he spoke in a feeble voice, it is true,
but with even more than his usual
criapness and lucidity.
"Well, did you see hfm, Watson?"
"Yes, he is coming."
"Admirable, Watson. Admirable!
You are the best of messengers."
"He wished to return with me."
"That would never do, Watson. That
opening and the closing of the bed
room door. Then, to my surprise,
there came a long Bilence, broken only !
by the heavy breathing and gaspings I
of the sick man. I could imagine that
our visitor was standing by the bed
side and looking down at the sufferer.
At last that strange hush was broken.
"Holmes!" he cried. "Holmes!" in
the insistent tone of one who awakens
a sleeper. "Can't you hear me.
Holmes?" There was a rustling as if
he had shaken the sick man roughly
by the shoulder.
"Is that you, Mr. Smith?" Holmes
whispered. "I hardly dared hope that
you would come."
The other laughed.
" I should imagine not," he said.
"And yet, you see I am here. Coals of
fire. Holmes coals of fire!"
(Tomorrow The Adventure of the
Dying Detective, continued.)
Seeking to Increase
Acreage of Alfalfa
CBy Associated Press)
LAFAYETTE, Ind., April 21 A
campaign to increase the acreage of j
alfalfa in Indiana will be. conducted !
in several parts of the state during !
the coming summer by the alfalfa '
committee of the Indiana Corn Grow- j
ers association and agricultural ex I
tension workers of Purdue university.
They will urge the growing of alfalfa
as a soil builder in St. Joseph, Mar
shall, Pulaski and Noble counties in
Northern Indiana; Hamilton in the
central part and Dearborn, Jefferson
and Clark in the southeast and Spen
cer and Knox in the southwest.
806
Main
St.
The Store with
the Quality
Pull
From Coast to Coast
806
Main
St.
FREE
Thurs Fri., Sat.,
April 21, 22, 23
One Pound of
Delicious Drinking
COCOA
WITH ALL PURCHASES OF
TEAS or COFFEE
ALL KINDS
25c to 59c Lb.
ALL FRESH
or 25c to 43c Lb.
With Merchandise Amounting to 50c or Over
Postage
Prepaid on
Mail Orders of
$1 or over
Hankow Tea Co.
806 Main St.
--. n..
SPRING SUITS FOR MEN
at Moderate Prices
! Frankel and Harding
I 820 Main St. I
imiiMSiifiimmtmmtiMff
The New Edison
P5
m mm
"IN THE WESTCOTT PHARMACY"
A Guaranteed 6-pound Electric Iron
SUGAR
Bag Domino Granulated Sugar . . . .$2.20
100-lb. Bag Domino Granulated Sugar . . . .$8.50
This is a very good time to buy Sugar, before the government puts
on the tariff, which will mean higher prices.
SPECIALS
12 Cans 15c value Peas ...$1.00
12 Cans 15c value Tomato $1.00
12 Cans 18c value Corn ...$1.00
12 Cans 15c value Hominy $1.00
15 Bars Star Soap $1.00
15 Bars P. and G. Soap $1.00
2 extra large Mackerel ....25c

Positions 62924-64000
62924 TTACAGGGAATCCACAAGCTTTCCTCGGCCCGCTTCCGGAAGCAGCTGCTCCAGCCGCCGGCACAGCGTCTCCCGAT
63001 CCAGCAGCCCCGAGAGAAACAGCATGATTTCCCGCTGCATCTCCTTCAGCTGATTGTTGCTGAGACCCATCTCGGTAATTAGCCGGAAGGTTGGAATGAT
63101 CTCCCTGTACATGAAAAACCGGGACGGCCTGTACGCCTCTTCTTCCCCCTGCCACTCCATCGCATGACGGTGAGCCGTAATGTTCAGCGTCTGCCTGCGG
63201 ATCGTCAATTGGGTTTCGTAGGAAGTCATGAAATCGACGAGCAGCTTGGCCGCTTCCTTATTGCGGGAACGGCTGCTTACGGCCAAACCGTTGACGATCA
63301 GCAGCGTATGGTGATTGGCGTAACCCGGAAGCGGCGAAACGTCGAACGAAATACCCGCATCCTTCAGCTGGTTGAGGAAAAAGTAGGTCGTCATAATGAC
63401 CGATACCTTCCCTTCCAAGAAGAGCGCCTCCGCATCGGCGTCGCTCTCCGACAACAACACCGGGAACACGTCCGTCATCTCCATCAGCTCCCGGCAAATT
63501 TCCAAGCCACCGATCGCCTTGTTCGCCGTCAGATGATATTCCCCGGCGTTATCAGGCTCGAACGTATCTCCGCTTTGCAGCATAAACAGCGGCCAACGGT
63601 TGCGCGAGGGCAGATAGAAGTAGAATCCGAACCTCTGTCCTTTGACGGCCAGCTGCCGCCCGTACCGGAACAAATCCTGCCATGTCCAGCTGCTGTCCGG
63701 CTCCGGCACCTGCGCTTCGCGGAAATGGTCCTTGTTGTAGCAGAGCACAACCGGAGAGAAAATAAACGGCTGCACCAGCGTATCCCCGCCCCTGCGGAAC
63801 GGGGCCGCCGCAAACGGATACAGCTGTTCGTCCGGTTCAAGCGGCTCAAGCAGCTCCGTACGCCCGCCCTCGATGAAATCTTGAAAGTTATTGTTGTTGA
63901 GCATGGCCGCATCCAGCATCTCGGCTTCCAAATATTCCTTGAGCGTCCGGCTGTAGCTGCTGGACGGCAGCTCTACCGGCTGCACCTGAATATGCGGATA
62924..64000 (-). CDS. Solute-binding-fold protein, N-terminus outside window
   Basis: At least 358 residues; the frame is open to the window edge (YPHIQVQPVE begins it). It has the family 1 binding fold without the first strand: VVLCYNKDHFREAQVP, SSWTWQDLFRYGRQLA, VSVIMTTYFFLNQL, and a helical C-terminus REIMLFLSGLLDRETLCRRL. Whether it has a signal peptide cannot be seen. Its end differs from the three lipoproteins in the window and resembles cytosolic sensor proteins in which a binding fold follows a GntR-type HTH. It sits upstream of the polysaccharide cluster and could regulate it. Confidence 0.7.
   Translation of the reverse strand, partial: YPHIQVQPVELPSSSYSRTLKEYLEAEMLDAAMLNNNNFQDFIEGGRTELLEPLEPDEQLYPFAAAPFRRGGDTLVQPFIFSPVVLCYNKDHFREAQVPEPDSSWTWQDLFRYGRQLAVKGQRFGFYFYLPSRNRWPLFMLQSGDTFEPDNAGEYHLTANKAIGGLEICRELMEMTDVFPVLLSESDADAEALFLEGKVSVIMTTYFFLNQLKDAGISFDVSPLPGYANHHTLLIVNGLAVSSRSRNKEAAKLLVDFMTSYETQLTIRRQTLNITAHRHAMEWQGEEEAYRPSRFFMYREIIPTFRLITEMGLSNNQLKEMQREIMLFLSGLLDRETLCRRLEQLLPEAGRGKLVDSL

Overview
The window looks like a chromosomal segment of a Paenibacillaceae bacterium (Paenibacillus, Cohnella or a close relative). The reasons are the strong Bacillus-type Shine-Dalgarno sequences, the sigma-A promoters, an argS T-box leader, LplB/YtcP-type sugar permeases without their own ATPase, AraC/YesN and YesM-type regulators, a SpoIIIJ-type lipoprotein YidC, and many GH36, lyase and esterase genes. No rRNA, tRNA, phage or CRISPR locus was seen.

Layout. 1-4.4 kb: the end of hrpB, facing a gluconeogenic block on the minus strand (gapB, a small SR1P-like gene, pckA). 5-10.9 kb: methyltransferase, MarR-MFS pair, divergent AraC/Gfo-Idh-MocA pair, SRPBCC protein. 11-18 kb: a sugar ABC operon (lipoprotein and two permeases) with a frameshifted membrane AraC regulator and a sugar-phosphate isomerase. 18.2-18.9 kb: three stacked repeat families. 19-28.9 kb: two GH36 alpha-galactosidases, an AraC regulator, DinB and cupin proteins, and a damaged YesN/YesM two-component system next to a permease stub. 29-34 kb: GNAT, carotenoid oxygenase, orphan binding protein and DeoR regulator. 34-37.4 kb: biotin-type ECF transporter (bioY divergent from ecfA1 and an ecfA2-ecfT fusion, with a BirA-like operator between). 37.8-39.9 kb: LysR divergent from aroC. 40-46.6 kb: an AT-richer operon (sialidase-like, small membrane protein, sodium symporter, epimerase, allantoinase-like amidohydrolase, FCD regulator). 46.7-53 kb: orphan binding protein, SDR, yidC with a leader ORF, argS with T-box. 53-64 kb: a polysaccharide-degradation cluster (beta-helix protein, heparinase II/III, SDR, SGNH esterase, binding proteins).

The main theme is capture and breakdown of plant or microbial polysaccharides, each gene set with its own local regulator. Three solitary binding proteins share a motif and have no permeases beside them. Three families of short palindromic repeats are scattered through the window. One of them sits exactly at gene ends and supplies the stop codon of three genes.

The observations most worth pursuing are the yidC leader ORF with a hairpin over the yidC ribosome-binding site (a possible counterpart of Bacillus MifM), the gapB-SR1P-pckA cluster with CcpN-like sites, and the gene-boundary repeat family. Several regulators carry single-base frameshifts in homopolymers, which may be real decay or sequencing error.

Extra large white fish, 2 for 15c
12 Lbs. Fancy Onions 25c
Sorghum Molasses, per gal. 50c
5 Lbs. Popcorn 25c
3 boxes Ivory Soap Flakes ..25c
24 Lbs. Flour $1.00
Get your order in early for these prices good for present stock only.
E. R. BERHEIDE
Phone 1329
Free Delivery
244 S. 5th St.
3 REED'S C
Mamie Smith
SPECIALS
Records
SHE
IS
COMING
Below is a list of all her records, which you
will want after hearing her sing. Exclusively
an OKeh artist.
Fare Thee Honey Blues (Popular Blues Song) Mamie Smith
and Her Jazz Hounds
Road Is Rocky (The) (Popular Blues Song)
Mamie Smith and Her Jazz Hounds
Lovin Sam From Alabam Popular Blues (Vocal) Mamie
Smith and Her Jazz Hounds
Don't Care Blues Popular Blues (Vocal)
Mamie Smith and Her Jazz Hounds
Mem'ries Of You Mammy Popular Blues Vocal. Mamie Smith
and Her Jazz Hounds
If You Don't Want Me Blues Popular Blues Vocal
Mamie Smith and Her Jazz Hounds
Crazy Blues "Blues" Song Mamie Smith and Her Jazz
Hounds
It's Right Here For You (If You Don't Get It Taint No
Fault o Mine) "Blues" Song
Mamie Smith and Her Jazz Hounds
Jazzbo Ball Popular Blues (Vocal) Mamie Smith and Her
Jazz Hounds
"U" Need Some Loving Blues Popular Blues (Vocal)
Mamie Smith and Her Jazz Hounds
You Can't Keep A Good Man Down Contralto. Mamie Smith
That Thing Called Love Contralto Mamie Smith
Hear Mamie and Her Jazz Hounds
SATURDAY NIGHT ONLY
at
COLISEUM
Tickets on sale at Weisbrod's Music Store
TENTH and MAIN
ON THE CORNER
TENTH AND MAINE
fa
Friday and Saturday A Stupendous Vigran Super -Value-Giving Sale of
NEW
A Fortunate Purchase Permits Us to
Offer Dresses Beyond Comparison
in Style and Quality with Dresses
Usually Seen at this Popular Price.
Canton Crepes
Georgette Crepes
Crepe de Chines
Taffetas, Satins
Silk Jersey ,
Combinations
Styles for Every Preference
15
A Typical Vigran Dress Sale, which
Means . . , Values Supreme . . . Savings
Amazingly Great ... Style Selection
That Cannot Be Reduced to Words.
Bouffant Models
Ruffled Models
Draped Models
Embroidered
Lace-Trimmed
Braided
Sizes for Women and Misses
BLOUSES
200 new Overblouses, Georgettes,
Tricolettes and Crepe de Chine, all
shades, up to $10.00
values
$3.98
COATS-
100 new Sample Coats, Velours, Polo
Cloth and Mixtures; some of them
silk-lined; values up to
$25.00; special
$9.98
SUITS-
52 Sample Suits, all-wool Tricotine,
Serges, navy only, clever styles; val
ues up to $35.00; all silk- P" rj QP
lined; special pJLiVQ
SKIRTS-
72 All-Wool Knife-Pleated and Plain
Plaid Skirts, $8 and $10
values; special
$3.98
i
Vigran's Ladies' Shop
Richmond, Ind.
923 Main Street